Friday, 26 September 2014

On the Greater Manchester Spatial Framework

The first impression of confirmation that the ten AGMA authorities are to develop the nascent spatial framework (GMSF) for identifying future housing and land requirements into a statutory joint Development Plan Document (DPD) was a positive one. The replacement of regional planning by the current Government with a wishy-washy 'duty-to-co-operate' was to the detriment of strategic plan-making, and Greater Manchester, functioning as it does as a single spatial entity, will manifestly benefit from more coordinated planning.

On reflection though, one starts to wonder about the ability of the ten LPAs to get local plans in place whilst the GMSF process is ongoing. Although the consultation document states that "no weight should be attached to the intention to produce the GMSF or the initial evidence that is the subject of this consultation", it is also stated that "the objectively assessed needs or requirements for individual districts will be a key output of future stages of work on the GMSF".

The stated timetable envisages that a GMSF will be adopted in 2018, but we should add a couple of years to that just in case. Even if individual LPAs start work on the amendments to Green Belt boundaries and the identification of specific sites before the adoption of the GMSF, it is hard to imagine that allocations will be confirmed much before 2022. That is eight years away. What are the ten LPAs to do in the meantime? What is the development industry to do in the meantime? What is the city's growing population to do in the meantime?

The Oldham (November, 2011), Trafford (January, 2012) and Stockport (March 2011) Core Strategies were adopted before the NPPF (March 2012) and Manchester's (July, 2012) came soon afterwards. It is now accepted (confirmed in the Broom Hill, Sevenoaks appeal from October 2013) that the NPPF's requirement for LPAs to meet the full, objectively assessed needs attracts more weight than housing requirements included in development plans adopted in accordance with the previous advice in PPS3 (which required the provision of a sufficient quantity of housing taking into account need and demand). 

What progress now in Rochdale, Bury and Salford? Since the suspension of the Rochdale EiP the Council had been producing an up-to-date SHMA, but this was delayed so that the latest population projections published by ONS could be taken account of within the study. The Inspector examining the Bury Core Strategy wrote to the Council in July 2014 following its suspension and said that:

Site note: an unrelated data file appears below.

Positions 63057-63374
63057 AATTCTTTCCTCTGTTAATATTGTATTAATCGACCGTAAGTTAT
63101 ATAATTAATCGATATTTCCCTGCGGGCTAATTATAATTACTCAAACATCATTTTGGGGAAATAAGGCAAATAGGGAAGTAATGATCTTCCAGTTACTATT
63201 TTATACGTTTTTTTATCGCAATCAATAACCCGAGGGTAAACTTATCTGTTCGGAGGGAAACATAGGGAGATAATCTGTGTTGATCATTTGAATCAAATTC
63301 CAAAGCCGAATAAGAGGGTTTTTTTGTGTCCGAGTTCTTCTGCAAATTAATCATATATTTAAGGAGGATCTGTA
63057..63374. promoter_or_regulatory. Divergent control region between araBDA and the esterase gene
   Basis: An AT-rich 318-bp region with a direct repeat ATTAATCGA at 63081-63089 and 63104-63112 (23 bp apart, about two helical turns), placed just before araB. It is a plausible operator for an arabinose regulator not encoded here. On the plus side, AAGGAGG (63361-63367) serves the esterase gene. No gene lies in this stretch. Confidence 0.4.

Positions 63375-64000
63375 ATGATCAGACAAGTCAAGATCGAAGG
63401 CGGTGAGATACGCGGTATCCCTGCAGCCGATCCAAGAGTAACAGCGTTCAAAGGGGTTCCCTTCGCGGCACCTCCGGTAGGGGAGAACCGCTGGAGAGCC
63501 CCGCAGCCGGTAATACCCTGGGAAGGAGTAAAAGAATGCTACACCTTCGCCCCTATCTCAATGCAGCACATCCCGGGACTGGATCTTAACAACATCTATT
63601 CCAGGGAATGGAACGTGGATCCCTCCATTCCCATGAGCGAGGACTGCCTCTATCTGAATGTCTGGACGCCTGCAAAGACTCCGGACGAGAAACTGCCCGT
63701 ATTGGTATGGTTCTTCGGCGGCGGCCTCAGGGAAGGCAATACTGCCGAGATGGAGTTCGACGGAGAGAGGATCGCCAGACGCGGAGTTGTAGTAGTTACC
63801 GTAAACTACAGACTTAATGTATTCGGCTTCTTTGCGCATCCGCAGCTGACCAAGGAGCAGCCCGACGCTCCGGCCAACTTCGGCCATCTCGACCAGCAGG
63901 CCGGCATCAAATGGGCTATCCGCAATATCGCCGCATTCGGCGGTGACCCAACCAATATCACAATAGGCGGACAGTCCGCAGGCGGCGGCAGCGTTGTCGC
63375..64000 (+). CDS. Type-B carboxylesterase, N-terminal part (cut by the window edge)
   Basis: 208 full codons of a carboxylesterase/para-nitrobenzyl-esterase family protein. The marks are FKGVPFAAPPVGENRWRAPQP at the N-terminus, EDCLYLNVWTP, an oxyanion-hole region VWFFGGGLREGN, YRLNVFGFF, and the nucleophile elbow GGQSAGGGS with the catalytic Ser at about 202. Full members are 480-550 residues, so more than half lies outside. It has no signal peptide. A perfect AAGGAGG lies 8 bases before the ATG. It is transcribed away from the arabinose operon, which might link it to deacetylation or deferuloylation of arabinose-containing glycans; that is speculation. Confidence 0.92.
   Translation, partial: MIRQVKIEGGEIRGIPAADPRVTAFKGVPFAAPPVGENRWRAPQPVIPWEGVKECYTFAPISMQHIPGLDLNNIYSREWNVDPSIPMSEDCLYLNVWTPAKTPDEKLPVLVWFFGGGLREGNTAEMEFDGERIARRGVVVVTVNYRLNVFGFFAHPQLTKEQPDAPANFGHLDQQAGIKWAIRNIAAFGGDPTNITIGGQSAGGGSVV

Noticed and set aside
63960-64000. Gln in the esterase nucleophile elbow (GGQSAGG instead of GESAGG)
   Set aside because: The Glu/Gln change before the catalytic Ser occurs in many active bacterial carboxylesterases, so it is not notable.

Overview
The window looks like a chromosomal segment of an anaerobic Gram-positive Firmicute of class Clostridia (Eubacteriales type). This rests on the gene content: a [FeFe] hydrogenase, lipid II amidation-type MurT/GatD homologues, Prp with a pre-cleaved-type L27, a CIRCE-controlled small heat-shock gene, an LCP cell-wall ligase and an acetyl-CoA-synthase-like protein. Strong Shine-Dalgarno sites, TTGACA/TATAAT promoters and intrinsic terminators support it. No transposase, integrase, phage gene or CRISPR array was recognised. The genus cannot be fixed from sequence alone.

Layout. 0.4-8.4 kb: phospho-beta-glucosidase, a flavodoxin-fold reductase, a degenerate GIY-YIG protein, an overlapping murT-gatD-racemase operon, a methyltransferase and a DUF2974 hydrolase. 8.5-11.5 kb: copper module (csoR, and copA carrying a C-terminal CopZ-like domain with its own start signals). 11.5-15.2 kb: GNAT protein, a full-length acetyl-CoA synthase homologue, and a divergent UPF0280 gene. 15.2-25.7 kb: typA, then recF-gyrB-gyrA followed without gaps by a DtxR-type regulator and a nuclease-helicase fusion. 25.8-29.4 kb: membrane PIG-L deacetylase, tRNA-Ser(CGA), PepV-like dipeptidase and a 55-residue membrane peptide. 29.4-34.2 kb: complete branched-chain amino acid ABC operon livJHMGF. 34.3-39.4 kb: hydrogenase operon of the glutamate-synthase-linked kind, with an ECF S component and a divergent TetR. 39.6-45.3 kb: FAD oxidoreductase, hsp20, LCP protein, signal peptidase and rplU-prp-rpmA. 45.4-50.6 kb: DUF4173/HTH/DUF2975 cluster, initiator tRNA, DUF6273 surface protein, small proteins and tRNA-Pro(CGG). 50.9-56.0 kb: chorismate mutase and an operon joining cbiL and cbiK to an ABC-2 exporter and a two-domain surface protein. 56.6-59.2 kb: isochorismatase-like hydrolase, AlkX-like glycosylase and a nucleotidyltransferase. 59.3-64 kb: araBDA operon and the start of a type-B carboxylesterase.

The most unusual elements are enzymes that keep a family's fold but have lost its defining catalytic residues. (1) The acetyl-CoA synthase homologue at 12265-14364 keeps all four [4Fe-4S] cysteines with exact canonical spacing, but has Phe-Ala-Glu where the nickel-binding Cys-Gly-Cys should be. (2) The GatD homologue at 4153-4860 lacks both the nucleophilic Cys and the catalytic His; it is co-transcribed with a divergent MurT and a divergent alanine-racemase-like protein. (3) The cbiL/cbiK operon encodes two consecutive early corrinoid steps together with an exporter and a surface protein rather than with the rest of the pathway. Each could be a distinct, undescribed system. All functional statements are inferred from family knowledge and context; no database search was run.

The Council has also referred to the potential need for an early review of the plan (possibly in connection with housing) in the light of the emerging Greater Manchester Strategic Framework (GMSF). Clearly it would be inappropriate to delay the adoption of a plan indefinitely but given the potential significance of the GMSF to Bury, I can see sense, in the current situation, of awaiting its outcome before producing a plan - as I understand from the hearings neighbouring Salford intends to do.

Why would these LPAs carry on with identifying their own objectively assessed housing need so as to progress with a local plan when the GMSF process is ongoing?

In summary, the principle of greater-than-local planning is a sound one, and in Greater Manchester particularly it chimes with the 'Devo-Manc' agenda, but will a statutory joint DPD mean that the objectively assessed housing requirement of 10,706 net additional dwellings per annum is met sooner rather than later? Would progress not be swifter by identifying objectively assessed needs for individual districts through the local plan process now? Who knows, but it is going to be interesting finding out...

Thursday, 25 September 2014

On the real land banking problem

"Are 'speculative developers' the new bankers?" I asked in this previous piece. Well there is mounting evidence that they might be because, fresh from an assault on wealth and 'irresponsible' business at the Labour party conference Ed Miliband used a party political broadcast to attack "the power of the big developers" on the basis that "they’re sitting on hundreds of thousands of places for homes with planning permission and not building because they’re waiting for it to accumulate in value."
The HBF, amongst others, (here) have highlighted the three independent studies in the last decade that have all concluded that house builders do not land bank. Why would they?
  • If land has been purchased with a planning permission in place then the housebuilder will want to start selling homes as soon as possible; 
  • If planning permission is granted on land promoted by a housebuilder under option from a landowner then that typically triggers a requirement to purchase the land. Having purchased the land (and funded the cost of promotion) the housebuilder will want to start selling homes as soon as possible; or